It really is about the cost and making unfair privilege of overseas costs, while preventing the benefits for American consumers. (I mean, for a global economy, we can't even import drugs from Canada... drugs probably made in China anyway, like that recalled methotrexate...)
        HypnoToad
    • Google pays its H1b employees more than the prevailing wage

      large companies do not discriminate based on price.. infact, google pays more to their software engineers than the prevailing wage.

      http://blogs.eweek.com/careers/content001/h1b_foreign_workers/does_google_pay_their_h1b_workers_better.html
      sudeep.jain
      • Google games the system

        Yes, I saw the eWeek piece. But these guys aren't
        supposed to be just over average; they're supposed to be
        "best and brightest". The best engineers, according to
        Google, can produce 300 times as much as the average. If
        merit meant anything, the best should be paid 250-299
        times as much as the average. Even if he misstated and
        meant that the best can produce 3 times as much, then
        they should be paid 2.5 to 2.9 times as much.

        But the gifted account for less than 5% of H-1B recipients.
        And the program was not intended to flood the job market
        or replace the many bright, knowledgeable, creative US
        citizen STEM workers, but merely to supply some extra
        temporary workers with knowledge in some peculiar niche.
        In that case, neither Google nor any other firm should be
        applying for more than 5 H-1B visas.

        Meanwhile, Google continues to set requirements/
        qualifications for US citizen candidates several levels
        above what is necessary for them to do the job for which
        they're actually being hired.
        Professor8
  • RE: Google calls for hike in H-1B visas

    BINGO

    Why are their now H-1B visa issue for baseball or basketball or hockey players?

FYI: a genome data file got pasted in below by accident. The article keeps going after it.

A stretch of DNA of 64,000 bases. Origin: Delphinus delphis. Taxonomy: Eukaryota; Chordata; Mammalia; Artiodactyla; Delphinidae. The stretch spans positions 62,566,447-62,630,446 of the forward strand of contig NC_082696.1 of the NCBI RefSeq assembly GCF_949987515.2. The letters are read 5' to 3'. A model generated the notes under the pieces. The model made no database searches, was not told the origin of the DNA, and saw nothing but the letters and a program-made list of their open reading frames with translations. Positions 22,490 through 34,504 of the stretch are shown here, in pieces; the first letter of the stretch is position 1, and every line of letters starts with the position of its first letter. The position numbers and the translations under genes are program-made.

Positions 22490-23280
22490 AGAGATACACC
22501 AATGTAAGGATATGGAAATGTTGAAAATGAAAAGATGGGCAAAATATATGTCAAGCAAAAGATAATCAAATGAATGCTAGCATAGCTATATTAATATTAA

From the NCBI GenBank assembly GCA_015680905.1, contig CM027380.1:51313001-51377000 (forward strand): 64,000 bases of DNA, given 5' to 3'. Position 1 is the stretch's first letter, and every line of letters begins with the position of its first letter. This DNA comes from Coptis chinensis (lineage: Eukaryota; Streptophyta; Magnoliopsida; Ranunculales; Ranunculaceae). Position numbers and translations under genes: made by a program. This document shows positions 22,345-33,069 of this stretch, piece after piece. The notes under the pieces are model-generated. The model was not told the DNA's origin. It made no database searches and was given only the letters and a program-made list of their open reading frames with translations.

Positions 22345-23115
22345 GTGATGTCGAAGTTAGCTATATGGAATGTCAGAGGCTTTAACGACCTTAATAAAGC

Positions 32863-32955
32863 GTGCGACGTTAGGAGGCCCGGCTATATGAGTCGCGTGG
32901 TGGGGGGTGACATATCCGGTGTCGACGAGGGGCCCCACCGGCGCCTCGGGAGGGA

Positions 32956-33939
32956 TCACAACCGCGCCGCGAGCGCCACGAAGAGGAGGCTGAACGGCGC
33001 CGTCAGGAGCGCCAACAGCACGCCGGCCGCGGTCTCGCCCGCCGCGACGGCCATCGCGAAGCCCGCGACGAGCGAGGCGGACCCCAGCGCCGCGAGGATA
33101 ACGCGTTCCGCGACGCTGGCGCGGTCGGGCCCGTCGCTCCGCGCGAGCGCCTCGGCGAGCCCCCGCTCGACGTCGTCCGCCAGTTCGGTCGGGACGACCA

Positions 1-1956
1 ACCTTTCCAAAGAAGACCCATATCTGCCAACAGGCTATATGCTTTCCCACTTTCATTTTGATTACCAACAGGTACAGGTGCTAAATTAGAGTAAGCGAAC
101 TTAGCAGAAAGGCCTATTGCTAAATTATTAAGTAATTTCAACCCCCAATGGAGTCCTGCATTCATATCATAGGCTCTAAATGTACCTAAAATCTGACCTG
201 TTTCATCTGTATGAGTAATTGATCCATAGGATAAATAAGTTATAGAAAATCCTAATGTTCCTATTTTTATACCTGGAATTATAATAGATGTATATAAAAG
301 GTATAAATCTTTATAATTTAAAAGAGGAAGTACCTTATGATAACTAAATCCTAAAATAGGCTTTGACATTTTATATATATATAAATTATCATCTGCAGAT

The wages are unreal in these "professions", if the IT skills were really so short the "players" with them should be worth as much to Google/Microsoft as Yao Ming is to the Houston Rockets!
    wkulecz
  • Disgusting.

    Totally disgusting. H1-B's need to live and stay away. Useless SOB's if you ask me. I left my last job and are now working at a government location to get away from them.
    ZachE84
    • re:Disgusting.

      With this attitude, you will soon have to find out another job. May be a pizza delivery man ? Or may be a LOSER (if there is a job like that.. LOL) Because most H1B holders apply for a greencard and later apply for US citizenship and they do get it. Then there is nothing that prevents them from taking up a Government jobs.
      mKind
    • you're just afraid...

      You h1b hater are just afraid because you're not even brighter and competitive than the h1b holder. I conclude, you're just an average. That's the point here. If you're really that kind of challenging and competitive, this is what you're going to say, "Bring them on here, let's see what they've got."
      h1b_losser
    • Re: Disgusting

      What a disgusting comment I must add. Apparently not too useless if they filled your shoes in your non-government job.
      harrisharris
  • RE: Google calls for hike in H-1B visas

    Direct and factual article... Let your actions be heard and approved by the Congress. We are counting on you! Geniuses aren't only born in US! Accept that, there are people who are naturally gifted and doesn't even need to be pampered by education. This is like you were seeing a gold from another island but wouldn't able to get it because you need to search and dig hard for long at your own.
    h1b_losser